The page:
Both are inexpensive options, however, so they can be found in budget-friendly knives.
Is 4034 steel good for knives?
Like many other basic steel grades, the 4034 can be an inexpensive knife material. This is why it’s used for entry-level options. It can get the job done and deliver good results, especially if the product you got is well made.
However, that is the important qualifier for this steel grade. Its heat treatment makes a huge difference when it comes to the quality of the item. Since 4034 steel on its own is not a top-of-the-line metal, some might not be satisfied with its performance if it’s not manufactured with high standards.
Should you opt for 4034 steel for knife products? Yes, if they’re well-made. There are still quite a number of 4034 steel knives that are reliable and will offer great value for the money, you just need to know where to start looking.
Pros & Cons of 4034 Steel
Best 4034 Steel Knives
What are the best 4034 steel knives like? Here are three 4034 steel knife reviews that will answer that question.
#1: Smith & Wesson SWMP4LS 8.6in S.S. Assisted Folding Knife
- Blade Length: 3.6″
- Overall Length: 8.6″
- Weight: 0.475lb
- Handle Material: Aluminum
- Made in: Taiwan
The Smith & Wesson SWMP4LS 8.6in S.S. Assisted Folding Knife is possibly one of the most popular 4034 steel knives in the market today. Being a budget-friendly but reliable and attractive looking all-around knife, lots of people were won over by its practicality.
Aside from its 4034 stainless steel blade, this product is also equipped with an aluminum handle. It also has a M.A.G.I.C. assisted opening making it quite handy and easy to deploy. Its drop point design and 8.6” size make it rather easy to handle even if it’s a bit heavy.
#2: Cold Steel Crawford Model 1 Folding Knife
- Weight: 4.1oz
- Blade Thickness: 3.3mm
- Blade Length: 3-1/2in
- Handle Length/Material: 4-7/8in Zy-Ex
- Overall Length: 8-3/8in
- Additional Features: Stainless Pocket / Belt Clip
Another option for a 4034 steel knife is the Cold Steel Crawford Model 1 Folding Knife. This item got its name from its designer, Wes Crawford, a well-known custom knife maker. The Model 1 is a budget version of his more expensive creations, giving those who don’t want to spend a lot an opportunity to own one of his pieces.
In combination with its Japanese 4034 blade, this knife is made of a high-strength glass reinforced nylon material with traction rubber inlays and a unique integral ‘flipper’ with a secondary safety mechanism. It’s meant to handle all sorts of cutting, slashing, and slicing tasks without hurting your wallet.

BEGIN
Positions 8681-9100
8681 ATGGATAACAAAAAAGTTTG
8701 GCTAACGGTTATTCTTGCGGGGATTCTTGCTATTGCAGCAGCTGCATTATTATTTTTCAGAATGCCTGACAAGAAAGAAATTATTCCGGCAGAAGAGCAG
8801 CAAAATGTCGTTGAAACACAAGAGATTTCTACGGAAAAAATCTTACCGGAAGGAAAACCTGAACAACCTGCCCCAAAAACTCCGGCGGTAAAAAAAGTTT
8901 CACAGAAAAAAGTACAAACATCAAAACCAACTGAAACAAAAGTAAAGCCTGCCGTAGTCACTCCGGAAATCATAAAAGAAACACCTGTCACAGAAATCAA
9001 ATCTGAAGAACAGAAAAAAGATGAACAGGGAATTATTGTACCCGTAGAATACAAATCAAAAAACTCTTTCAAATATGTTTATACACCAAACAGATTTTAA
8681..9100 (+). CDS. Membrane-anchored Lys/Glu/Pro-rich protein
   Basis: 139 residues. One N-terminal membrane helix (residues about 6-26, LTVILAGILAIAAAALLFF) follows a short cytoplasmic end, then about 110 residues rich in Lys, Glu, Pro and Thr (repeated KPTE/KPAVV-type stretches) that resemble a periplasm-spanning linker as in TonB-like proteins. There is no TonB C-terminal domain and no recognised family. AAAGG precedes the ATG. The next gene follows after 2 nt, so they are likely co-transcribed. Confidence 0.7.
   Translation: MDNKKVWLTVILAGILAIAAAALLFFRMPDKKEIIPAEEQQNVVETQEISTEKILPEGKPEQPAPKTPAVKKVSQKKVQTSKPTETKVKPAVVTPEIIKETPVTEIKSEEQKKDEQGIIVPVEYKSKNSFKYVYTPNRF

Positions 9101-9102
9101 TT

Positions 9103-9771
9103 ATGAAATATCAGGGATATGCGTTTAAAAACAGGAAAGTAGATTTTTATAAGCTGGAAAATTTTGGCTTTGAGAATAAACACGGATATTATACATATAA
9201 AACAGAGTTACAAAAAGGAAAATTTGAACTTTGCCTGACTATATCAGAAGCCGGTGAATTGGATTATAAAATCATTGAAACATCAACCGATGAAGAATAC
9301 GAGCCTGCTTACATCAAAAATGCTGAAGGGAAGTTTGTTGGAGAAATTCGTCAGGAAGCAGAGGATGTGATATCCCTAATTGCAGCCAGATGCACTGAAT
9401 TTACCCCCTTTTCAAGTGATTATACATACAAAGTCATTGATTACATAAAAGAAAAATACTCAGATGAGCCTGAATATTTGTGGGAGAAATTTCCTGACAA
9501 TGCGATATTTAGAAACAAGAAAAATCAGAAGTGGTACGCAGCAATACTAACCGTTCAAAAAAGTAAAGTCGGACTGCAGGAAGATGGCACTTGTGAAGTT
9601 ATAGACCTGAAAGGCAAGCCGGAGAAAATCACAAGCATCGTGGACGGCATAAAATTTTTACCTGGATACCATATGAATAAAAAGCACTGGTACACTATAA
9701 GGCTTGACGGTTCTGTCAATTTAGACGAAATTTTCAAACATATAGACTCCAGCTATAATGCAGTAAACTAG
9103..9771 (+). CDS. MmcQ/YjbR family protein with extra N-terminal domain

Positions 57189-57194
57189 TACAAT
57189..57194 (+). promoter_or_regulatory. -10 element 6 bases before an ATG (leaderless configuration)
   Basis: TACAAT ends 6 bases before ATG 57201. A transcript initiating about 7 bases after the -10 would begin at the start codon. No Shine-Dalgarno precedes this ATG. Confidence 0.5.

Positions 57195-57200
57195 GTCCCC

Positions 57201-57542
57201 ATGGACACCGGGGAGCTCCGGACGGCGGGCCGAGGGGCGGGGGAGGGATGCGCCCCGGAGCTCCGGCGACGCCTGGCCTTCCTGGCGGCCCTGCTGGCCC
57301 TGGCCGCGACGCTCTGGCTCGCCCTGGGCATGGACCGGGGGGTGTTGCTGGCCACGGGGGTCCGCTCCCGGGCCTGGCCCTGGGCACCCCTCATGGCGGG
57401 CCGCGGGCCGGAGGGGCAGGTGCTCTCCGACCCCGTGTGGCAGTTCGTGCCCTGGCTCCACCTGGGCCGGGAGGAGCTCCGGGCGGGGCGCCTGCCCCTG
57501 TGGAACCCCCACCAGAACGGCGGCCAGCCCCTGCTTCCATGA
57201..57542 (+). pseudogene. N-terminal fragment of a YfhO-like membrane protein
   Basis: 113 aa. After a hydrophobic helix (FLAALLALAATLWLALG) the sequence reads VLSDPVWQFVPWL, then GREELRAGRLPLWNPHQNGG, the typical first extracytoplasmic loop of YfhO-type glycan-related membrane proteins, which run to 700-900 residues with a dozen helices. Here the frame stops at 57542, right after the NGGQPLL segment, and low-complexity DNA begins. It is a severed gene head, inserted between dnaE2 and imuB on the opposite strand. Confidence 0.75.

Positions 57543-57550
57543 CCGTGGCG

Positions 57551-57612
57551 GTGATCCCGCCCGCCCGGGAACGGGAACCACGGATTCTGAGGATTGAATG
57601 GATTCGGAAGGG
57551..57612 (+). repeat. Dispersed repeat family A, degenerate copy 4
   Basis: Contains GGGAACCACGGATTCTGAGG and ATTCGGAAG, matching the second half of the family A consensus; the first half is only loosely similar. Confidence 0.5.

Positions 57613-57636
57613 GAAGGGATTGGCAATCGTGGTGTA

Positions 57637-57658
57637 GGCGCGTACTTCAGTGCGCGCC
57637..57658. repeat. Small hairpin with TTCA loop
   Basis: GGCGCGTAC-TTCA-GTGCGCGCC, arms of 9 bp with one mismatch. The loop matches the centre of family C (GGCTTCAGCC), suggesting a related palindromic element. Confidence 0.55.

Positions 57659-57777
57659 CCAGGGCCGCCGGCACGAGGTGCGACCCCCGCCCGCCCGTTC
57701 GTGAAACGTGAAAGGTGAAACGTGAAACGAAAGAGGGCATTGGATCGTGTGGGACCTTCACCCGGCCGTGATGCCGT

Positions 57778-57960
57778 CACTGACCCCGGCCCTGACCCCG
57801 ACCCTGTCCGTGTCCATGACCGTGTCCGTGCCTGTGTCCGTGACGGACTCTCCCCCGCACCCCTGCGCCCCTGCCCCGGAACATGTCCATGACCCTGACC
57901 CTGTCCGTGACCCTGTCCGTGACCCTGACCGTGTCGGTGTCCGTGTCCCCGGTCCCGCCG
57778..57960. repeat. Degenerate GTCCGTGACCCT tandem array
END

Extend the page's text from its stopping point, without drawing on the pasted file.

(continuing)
#3: Boker 120547 Bowie Boot Knife
- Overall Length: 32,50 cm
- Blade Length: 19,80 cm
- Blade Thickness: 6,40 mm
- Weight: 495,00 g
- Handle Material: Walnut Wood
- Color: Brown
- Blade Color: Uncoated
- Sheath Material: Leather
- Made in: Solingen
If you’re in need of an all-around survival knife, the Boker 120547 Bowie Boot Knife is an option with the 4034 steel. One look at this full-tang Bowie knife and you can tell that it means business.
The great thing about this item is that it’s beautifully crafted, one will not hesitate to carry it around even at its large size. It has a nice, classic wooden handle made of European walnut combined with the reliability of the 4034 steel.
With Boker’s heritage in knifemaking, this product also promises enduring quality. This is also backed up by the manufacturer’s limited lifetime warranty.
The 4034 steel may not necessarily be the finest steel grade available today but it can already meet the requirements of many without costing a lot. For lots of people, these are two of the most important things when buying a knife, so it makes sense that entry-level metals continue to be widely available today.
But like any other simple steel grades out there, what matters most, really, is the manufacturing process of the steel. A well-made 4034 steel blade can still be very impressive and the Boker 120547 can be a good testament to that. This product transformed a low-end material into a fancy survival knife.